Furthermore, Blackboard basic LMS licenses are also reducing at a rate of ~249 per year, in a very consistent pattern based on Blackboard public data. While Blackboard has strategically been moving away from Basic licenses and towards all enterprise licenses, this number is still important in understanding how many total clients are using Blackboard as their LMS. [see chart above].
Between these two categories, there are ~580 LMS licenses per year that are expiring. Obviously Blackboard’s strategy is to move the vast majority of these customers to Blackboard Learn v9.
Blackboard Learn 9.x would need to increase at a rate of ~580 clients per year just to keep pace with the loss of Blackboard Basic, WebCT and Angel LMS expiration. What is the reality? Blackboard Learn v9 was released in January 2009, and they achieved 1000 clients by October 2010. This equates to a gain of ~562 clients per year on Learn v9. Since October 2010, Blackboard achieved the milestone of 1400 clients sometime in June 2011. Again, this equates to Blackboard Learn 9.x acquiring ~560 clients per year. Without even considering the migration of Enterprise Learning System v8 and prior to Learn 9.x, Blackboard is losing LMS clients.
Let’s now look at this other category – Blackboard Enterprise Learning System v8 and prior (which I’ll call Enterprise LS). How many of these clients are moving off of this platform, either moving to Learn v9 or moving to a separate LMS? The problem is, we do not know – Blackboard stopped reporting this data after Q4 2009, but I do think we can bound the problem. Because of the above assumptions, the number of Enterprise LS licenses expiring each year should roughly equal the net loss of LMS clients per year by Blackboard.
Lower Bound – This category hit a peak of around 1693 licenses in Q1 2009, just before the Learn 9.x introduction and Angel acquisitions, and many of these will be gone by 2014. We don’t know just how many, but it would be safe to assume that fewer than half of these licenses will still be on Enterprise LS by 2014. Conservatively, that is a rate of 169 per year. I would say that this is the lower bound – the best case scenario for Blackboard.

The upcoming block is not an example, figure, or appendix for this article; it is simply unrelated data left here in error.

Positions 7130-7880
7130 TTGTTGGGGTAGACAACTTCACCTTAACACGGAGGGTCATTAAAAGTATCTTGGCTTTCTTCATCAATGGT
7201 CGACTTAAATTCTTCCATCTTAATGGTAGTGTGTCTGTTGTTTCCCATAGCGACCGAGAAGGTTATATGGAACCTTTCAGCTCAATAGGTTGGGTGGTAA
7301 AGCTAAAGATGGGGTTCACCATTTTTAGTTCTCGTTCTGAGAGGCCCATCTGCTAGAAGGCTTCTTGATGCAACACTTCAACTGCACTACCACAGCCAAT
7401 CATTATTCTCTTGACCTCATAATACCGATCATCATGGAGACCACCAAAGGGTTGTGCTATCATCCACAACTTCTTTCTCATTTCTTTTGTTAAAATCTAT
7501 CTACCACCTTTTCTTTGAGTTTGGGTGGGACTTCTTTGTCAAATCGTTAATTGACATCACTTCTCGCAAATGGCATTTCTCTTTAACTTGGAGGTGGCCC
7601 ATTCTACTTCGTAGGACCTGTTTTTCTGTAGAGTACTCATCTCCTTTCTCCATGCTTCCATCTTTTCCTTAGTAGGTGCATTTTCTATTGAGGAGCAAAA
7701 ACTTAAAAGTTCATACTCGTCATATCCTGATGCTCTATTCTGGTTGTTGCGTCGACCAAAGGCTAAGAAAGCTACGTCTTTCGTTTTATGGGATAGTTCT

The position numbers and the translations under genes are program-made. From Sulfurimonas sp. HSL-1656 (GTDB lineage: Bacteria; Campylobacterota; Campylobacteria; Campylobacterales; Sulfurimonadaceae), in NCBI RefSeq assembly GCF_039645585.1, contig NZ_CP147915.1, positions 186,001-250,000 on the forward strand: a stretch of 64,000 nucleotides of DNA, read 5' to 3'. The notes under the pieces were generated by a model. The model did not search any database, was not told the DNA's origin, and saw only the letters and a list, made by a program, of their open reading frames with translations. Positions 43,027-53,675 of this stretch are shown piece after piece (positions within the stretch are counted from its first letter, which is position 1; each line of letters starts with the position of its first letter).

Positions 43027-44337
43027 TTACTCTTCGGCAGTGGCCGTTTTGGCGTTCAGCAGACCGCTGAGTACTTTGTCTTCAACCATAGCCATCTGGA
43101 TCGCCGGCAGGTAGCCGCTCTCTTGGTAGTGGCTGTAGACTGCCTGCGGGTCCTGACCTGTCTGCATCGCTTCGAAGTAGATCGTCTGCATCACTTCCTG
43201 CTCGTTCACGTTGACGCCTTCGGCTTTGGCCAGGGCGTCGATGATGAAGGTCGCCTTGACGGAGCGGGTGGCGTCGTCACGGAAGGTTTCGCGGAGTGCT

Upper Bound – If you assume that all Enterprise LS customers will be migrated off, not just by 2014, but even by 2013, then the upper bound is 420 per year.
Using a more realistic scenario, we can see that of the announced Blackboard Learn v9 client wins, either in Blackboard press releases or earnings calls, approximately 2/3 of the client wins are moving off of Blackboard Enterprise LS. Thus, there is a reasonable argument that ~924 Enterprise LS clients have moved to Learn v9 over a 2.5 year period. This points to 370 clients moving off of Enterprise LS per year, which falls between the lower and upper bounds.
While I admit that there are some real assumptions in this data, is it realistic to assume that 924 out of 1693, or 55% of Enterprise LS customers have changed platforms since Jan 2009? Can we assume that 45% or less of Enterprise LS customers have not either upgraded to Learn v9 or selected a different LMS? Based on my observations of the market, I would say yes.
Depending on whether you want to measure just enterprise LMS customers or all LMS customers, Blackboard is losing approximately 150 – 400 clients per year.
Looking at the 3 different sets of public data, the conclusion I have is that Blackboard is losing more than 150 total LMS clients per year, and probably closer to 250. This decline in market share is significant enough to affect the overall LMS and educational technology market – it is driving many competitors into a land grab mentality to acquire as many of these ex-Blackboard clients as possible. Furthermore, the decline of the Blackboard business model in terms of LMS market share is allowing new LMS models to emerge. All of these conclusions hold even if Blackboard has been able to achieve stable or increasing profits from their LMS customers.
I do not see any credible argument that the Learn business is growing or strong based on the apparent reduction in number of LMS clients. Without a growing, or at least stable, core business of Learn, the whole strategy starts to fall apart.
Next post: what changes should we expect from the broader LMS or educational technology market?